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Packers & Aaron Rodgers ‘have been negotiating,’ but still need to ‘iron out’ issues

Though there is no reconciliation in sight yet, the fact that the two sides are still on speaking terms and are trying to work through the issues is a good sign.

Syndication: PackersNews Mike De Sisti / Milwaukee Journal Sentinel via Imagn Content Services, LLC

The saga of Aaron Rodgers’ discontent with the Green Bay Packers took another turn on Monday afternoon. The reigning NFL MVP remains unhappy with his employers, according to new reports, but the two sides are at least on speaking terms even if they are not close to getting Rodgers back into the fold just yet.

On Monday afternoon, NFL Network’s Ian Rapoport said on that network that the two sides have been talking over the past few weeks. Rapoport says that the Packers have offered Rodgers a “significant, long-term contract extension,” which would seemingly address one of Rodgers’ primary concerns — his future as the team’s starting quarterback.

General manager Brian Gutekunst and team president Mark Murphy both have stated publicly that their goal is for Rodgers to be the Packers’ starting quarterback moving forward, using phrases like “for the foreseeable future” and “in 2021 and beyond.” Knowing the length and structure of a proposed extension would provide much more clarity to what those comments actually mean and what time frame the Packers’ brass actually sees for Rodgers.

Rapoport further noted that “the two sides have been negotiating — it’s not like they’ve been talking to themselves.” That’s a positive sign that at least Rodgers and his camp have not fully shut the door on a return to the Packers, which was the implication of the report from ESPN’s Adam Schefter that broke on the first day of the 2021 NFL Draft. Instead, Rapoport says that “there certainly has been some engagement from Rodgers’ side.”

Indeed, the fact that Rodgers’ camp is engaged seems like a step forward — a small one, at least. Last week, Rapoport’s colleague Mike Garafolo reported that after the season Rodgers told some free agent players that “I’m probably not going to be here (in Green Bay).” Rapoport reiterated and reframed that report Monday, saying that “Rodgers has talked to several different players about joining him somewhere else,” though he noted that the Packers still publicly state that they will not trade him. In terms of a timeline, those conversations with free agents would have taken place prior to the start of the league year in mid-March, and the fact that Rodgers and the Packers are still talking is a positive sign.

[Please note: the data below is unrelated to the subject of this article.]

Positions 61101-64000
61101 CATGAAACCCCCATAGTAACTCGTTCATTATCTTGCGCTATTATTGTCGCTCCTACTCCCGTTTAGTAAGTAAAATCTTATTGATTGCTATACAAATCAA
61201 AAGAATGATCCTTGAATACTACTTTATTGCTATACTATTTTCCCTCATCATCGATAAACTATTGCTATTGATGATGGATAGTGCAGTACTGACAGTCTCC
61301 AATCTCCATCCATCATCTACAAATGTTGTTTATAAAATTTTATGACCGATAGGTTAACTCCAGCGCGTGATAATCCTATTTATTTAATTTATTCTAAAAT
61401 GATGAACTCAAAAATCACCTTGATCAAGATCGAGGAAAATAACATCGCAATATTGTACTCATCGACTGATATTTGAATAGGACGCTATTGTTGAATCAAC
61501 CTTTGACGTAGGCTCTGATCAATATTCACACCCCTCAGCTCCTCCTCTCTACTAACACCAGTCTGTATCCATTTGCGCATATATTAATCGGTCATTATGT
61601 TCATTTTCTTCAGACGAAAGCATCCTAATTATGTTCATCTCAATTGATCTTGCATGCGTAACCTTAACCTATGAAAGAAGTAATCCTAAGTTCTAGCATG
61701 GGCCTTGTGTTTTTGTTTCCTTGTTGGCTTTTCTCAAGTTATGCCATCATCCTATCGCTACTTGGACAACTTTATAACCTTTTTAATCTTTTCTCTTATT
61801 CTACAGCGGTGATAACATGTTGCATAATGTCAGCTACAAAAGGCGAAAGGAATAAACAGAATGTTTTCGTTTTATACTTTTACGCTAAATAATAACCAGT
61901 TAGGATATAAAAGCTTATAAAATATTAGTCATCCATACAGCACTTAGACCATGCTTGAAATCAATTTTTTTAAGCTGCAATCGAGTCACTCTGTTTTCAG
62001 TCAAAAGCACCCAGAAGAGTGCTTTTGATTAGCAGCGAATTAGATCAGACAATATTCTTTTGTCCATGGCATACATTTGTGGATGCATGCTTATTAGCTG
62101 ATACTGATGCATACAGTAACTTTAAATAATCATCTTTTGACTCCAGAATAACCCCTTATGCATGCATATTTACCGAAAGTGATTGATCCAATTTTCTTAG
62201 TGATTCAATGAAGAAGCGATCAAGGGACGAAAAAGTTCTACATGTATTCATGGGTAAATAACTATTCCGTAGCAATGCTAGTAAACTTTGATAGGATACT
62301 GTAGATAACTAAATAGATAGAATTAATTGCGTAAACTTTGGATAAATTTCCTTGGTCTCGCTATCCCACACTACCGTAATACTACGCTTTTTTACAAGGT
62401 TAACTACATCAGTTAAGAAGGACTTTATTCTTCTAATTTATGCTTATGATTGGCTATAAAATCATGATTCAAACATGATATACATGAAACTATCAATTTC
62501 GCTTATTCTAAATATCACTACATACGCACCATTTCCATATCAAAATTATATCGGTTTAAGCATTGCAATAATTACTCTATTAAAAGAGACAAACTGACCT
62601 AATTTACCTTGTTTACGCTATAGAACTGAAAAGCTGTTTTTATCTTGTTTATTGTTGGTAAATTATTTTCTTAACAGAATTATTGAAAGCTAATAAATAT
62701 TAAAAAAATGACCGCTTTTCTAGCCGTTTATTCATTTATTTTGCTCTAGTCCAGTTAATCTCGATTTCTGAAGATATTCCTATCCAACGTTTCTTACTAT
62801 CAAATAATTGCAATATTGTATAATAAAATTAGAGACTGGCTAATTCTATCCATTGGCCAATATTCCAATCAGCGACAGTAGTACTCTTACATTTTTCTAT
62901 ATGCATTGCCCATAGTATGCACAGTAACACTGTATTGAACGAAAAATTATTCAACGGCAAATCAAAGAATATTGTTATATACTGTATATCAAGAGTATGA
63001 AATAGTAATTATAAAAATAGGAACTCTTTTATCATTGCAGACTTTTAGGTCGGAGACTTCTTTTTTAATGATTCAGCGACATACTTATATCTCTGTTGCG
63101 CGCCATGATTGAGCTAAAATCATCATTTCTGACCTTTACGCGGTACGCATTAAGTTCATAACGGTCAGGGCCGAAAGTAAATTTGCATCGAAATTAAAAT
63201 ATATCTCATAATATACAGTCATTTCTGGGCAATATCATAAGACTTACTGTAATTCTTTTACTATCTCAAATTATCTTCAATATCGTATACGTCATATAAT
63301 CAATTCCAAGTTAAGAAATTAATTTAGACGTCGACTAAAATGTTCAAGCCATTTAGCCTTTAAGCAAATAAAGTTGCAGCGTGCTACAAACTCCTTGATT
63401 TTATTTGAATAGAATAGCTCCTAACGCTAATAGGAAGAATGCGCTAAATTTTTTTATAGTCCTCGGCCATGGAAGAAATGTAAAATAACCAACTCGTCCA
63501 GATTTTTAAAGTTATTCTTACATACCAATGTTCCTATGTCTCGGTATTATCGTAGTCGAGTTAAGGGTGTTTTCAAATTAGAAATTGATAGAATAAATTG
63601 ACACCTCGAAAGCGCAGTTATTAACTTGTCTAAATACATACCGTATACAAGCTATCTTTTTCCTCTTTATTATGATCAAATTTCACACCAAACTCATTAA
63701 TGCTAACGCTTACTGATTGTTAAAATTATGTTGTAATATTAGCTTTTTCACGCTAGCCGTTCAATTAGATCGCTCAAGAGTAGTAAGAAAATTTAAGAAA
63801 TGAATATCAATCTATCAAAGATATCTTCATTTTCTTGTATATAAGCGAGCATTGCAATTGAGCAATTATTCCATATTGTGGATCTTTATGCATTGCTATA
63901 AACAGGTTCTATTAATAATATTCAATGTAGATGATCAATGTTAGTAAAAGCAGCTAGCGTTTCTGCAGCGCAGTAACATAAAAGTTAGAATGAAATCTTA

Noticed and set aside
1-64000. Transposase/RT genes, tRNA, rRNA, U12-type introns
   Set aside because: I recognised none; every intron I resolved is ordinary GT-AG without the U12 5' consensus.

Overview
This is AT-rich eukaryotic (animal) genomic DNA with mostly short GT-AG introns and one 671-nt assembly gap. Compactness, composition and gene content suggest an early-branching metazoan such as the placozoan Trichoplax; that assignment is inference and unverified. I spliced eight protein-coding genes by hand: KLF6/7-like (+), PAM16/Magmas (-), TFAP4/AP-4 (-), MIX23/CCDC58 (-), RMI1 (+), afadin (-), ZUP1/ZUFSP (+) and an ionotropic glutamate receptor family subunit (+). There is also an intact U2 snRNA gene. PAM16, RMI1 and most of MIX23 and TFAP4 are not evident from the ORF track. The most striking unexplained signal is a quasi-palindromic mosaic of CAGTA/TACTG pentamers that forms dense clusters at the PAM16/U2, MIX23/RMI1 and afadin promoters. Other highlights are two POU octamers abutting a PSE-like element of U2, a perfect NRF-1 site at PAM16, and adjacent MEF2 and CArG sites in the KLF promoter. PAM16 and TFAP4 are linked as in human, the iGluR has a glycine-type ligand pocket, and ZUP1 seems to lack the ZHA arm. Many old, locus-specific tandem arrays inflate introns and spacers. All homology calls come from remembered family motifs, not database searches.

One other notable nugget from Rapoport is that the Packers “have done a lot of different things to try to make Aaron Rodgers happy.” Although Rapoport provided no details beyond that of the contract offer, one possibility is giving Rodgers clearer lines of communication on personnel moves — after all, that appears to be one of his biggest sticking points with the organization, and Gutekunst even acknowledged he made mistakes in that area regarding the Jordan Love pick.

Meanwhile, Packers players continue to take questions about the situation from the media. In an interview with Colin Cowherd of FOX Sports Monday, wide receiver Davante Adams said that he has spoken to Rodgers, noting that “a lot is still being figured out on his end.” Evidently Adams understands the frustrations Rodgers has expressed about the team, noting that he is “100% behind” his quarterback and that “a few things need to get ironed out.” However, he expressed confidence that the two sides would be able to come to an amicable arrangement: “hopefully I’ll be back on the show and we’ll be celebrating.”

Any indication that the two sites are still talking is better than the situation that Adam Schefter of ESPN described before day one of the 2021 NFL Draft, when he suggested that Rodgers was dead-set against returning to the team. Schefter has since pulled back from that reporting somewhat, though his explanation that it was based on “an accumulation of information” conflicts with his original report, which explicitly said that league and team sources communicated the information that day.

Ultimately, the Packers and Rodgers still appear to have a long way to go before coming to a reconciliation. Talking about the situation is the first step, however, and it is a positive sign that the two sides are doing so.